“We’re coming up on the location of the blip,” Pem said as he slowed the seacraft down. “We’re going to have to be very careful. We don’t know what’s waiting us, but I’m getting a lot of activity up ahead. So be prepared for anything.”

And that’s when tentacles shot out of the ground and began trying to grab us. They were everywhere! It was like a forest of them. For a second, I began to fear that leechvine had returned. I didn’t want to be caught by that thing again. That was until I saw what it really was and then I reconsidered. It was a giant squid creature. It’s central body was several times bigger than our craft and it had over a dozen massive limbs.

Pem was able to keep us from its grasp but he couldn’t avoid the limbs altogether. We were struck hard by one of them and the craft went tumbling. We had no choice but to scatter and abandon our transport. Some of managed to get free of the vehicle with greater ease than others. Pem and Tam got away fine with almost no difficulty. But the trolls, however, had a much more difficult time. They became easy prey for the monster. It wrapped them up in its tentacles one after the other and I seemed destined to join them. But as a gigantic tentacle reached for me, and escape seemed unlikely, the giant squid suddenly began to convulse. The squid’s tentacles began to flail about randomly. Unfortunately, randomly flailing tentacles were still fairly dangerous to us all.

I was tossed back and forth by the surging waters, thrown upside down and all around. And just when it seemed to be at its worse. The squid exploded and I was thrown back through the waters with incredible force. If we had been on land, I would’ve smashed headlong into a wall or a cave or just slammed into the ground, but since we were in the ocean, I was slowed down by the water that pressed back against me. For the most part, it left me confused and mildly bruises, which was much preferred to broken legs and mildly concussed.

After righting myself, I swam back to the others. “What the hell just happened?”

“That was clearly a Lowardian borderbot,” Pem replied, “but I have no idea why it malfunctioned like that. They’re usually much better made.”

“It was made fairly well,” Tam said. “For primatives. But they completely slacked on their hackingware. I was able to override it easily. I slipped into its CPU, rearranged its mission statement, randomized its targeting systems, and greatly overclocked its OS. Piece of Cake.”

“Huh?” Crag grunted.

“They made it explode,” I explained.

“You couldn’t have done that before we lost our transport?” Pem grumbled, unhappily.

“Maybe you should build better transports,” Tam retorted.

“We have better transports! But I don’t get to check them out just so I can taxi landpeople around.”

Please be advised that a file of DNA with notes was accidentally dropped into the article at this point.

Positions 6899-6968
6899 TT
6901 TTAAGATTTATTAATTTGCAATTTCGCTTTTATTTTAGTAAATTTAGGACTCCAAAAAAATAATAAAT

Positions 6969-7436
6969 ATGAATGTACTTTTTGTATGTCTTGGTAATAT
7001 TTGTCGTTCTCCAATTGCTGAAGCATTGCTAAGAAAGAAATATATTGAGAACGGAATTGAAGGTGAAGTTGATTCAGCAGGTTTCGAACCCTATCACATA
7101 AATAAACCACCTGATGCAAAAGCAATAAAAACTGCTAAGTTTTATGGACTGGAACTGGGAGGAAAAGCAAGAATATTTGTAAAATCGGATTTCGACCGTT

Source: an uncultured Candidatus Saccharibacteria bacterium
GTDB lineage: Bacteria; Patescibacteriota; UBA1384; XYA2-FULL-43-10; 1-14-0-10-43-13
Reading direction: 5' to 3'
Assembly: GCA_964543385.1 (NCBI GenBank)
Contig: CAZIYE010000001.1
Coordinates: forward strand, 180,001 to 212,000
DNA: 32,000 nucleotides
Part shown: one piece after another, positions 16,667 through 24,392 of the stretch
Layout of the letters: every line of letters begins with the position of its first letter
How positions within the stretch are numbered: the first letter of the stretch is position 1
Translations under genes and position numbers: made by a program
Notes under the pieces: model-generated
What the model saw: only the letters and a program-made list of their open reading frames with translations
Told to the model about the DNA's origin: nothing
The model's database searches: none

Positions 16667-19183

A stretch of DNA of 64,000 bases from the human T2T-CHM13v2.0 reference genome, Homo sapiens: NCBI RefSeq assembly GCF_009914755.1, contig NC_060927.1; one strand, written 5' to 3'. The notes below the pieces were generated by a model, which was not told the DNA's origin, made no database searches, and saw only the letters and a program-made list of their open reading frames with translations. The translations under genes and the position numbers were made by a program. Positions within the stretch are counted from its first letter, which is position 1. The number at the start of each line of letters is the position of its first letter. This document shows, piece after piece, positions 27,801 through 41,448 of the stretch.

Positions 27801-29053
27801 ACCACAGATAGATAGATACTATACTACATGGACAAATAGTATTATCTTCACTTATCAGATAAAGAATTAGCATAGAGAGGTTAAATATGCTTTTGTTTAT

“Fair enough,” I said, cutting in before they got into a fight, “but we can still follow the signal, right?”

“Yes, we can follow the signal,” Tam said. “I don’t need any of the Merapolian technology to track the ‘exotic particles’. I’m not even sure why we even needed this merapolian in the first place.”

“Because this is their home. He knows things about this world that we don’t.”

Tam glared at me, presumably unhappy that I had actually had a semi-valid answer. “That didn’t save us from that giant mechanical cephalopod, did it?”

“I had hoped that we’d be able to avoid the borderbot,” Pem said to his own defense, “since we were not in an attack vessel. But apparently the size of our vessel was not seen as little of a threat as I had hoped.”

“Never underestimate what mayhem one can get up to, no matter the size of their vessel,” Tam said, straight-faced.

“But can we still get there?” the Sheriff asked. “We need to save Gnomenasher. He’s counting on us.”

“The Giant Gerbil?” Tam snickered.

“Yes. The Giant Gerbil.”

“No offense, Sheriff, but I don’t think the gerbil has any idea we’re coming to rescue it.”

“It doesn’t matter if he knows or not,” I said, once again trying to keep Tam from instigating a fight. “What matters is that he needs us and that we’ll be there whenever he does.”

“That’s all well and good,” Pem said. “But how are we going to get there to save him? We don’t have a transport.”

“We swim,” I said.

“What about the traps they have laid out for us?”

“Avoiding ones like this shouldn’t be a problem,” Tam said. “Now that I know what to be on the lookout for.”

“And traps that are not like this?” Domoban asked.

“We’ll all just have to do our best to avoid those, won’t we?”

to be continued…

That Girl was a Monster, That Monster was an Island

“Ok,” Pem said. “Who is she?”

“It’s the island,” I proclaimed, pointing at the madwoman on the other side of the glass. “It’s the tendril monster!”

“What?” Tam asked. “How does that make any sense?”

“The tendril monster’s main form of offense is to entangle its prey in its tendrils and to feed on their life-force, correct?”

“To oversimplify things,” the merwoman said, “Yes.”

“But because of my accident, long story, I’m filled with unstable quantum energy. So when the tendrils were feeding on me, they were really feeding on that. That’s why I’m awake when most of the others are not.”

“Your point?” the merwoman asked.

“My point is, you see, when the instability builds up to a certain degree I have to drain it.”

“And when I drain the instability it has an effect on my body.”

“What effect?”

“My body changes…into another body. So when we were in trouble and things looked bleak, I went on the assumption that it had absorbed enough of my instability. And I used my pocket stabilizer on the creature. Soon after the island collapsed, so I’m thinking now it must have worked.”

“I’m sorry,” Crag said. “What does whatever you just said have to do with the island collapsing?”

“The island was the tentacle monster,” I tried to explain. “The island wasn’t actually a real island, it was just a disguise to trap us.”

“It’s true,” the merwoman, whose name I really should have known by now, but she never introduced herself, said. “The Giant Leechvine is known for disguising itself with a lure like a tropical island to capture land animals to eat.”

“That monster was the entire island?” Crag asked.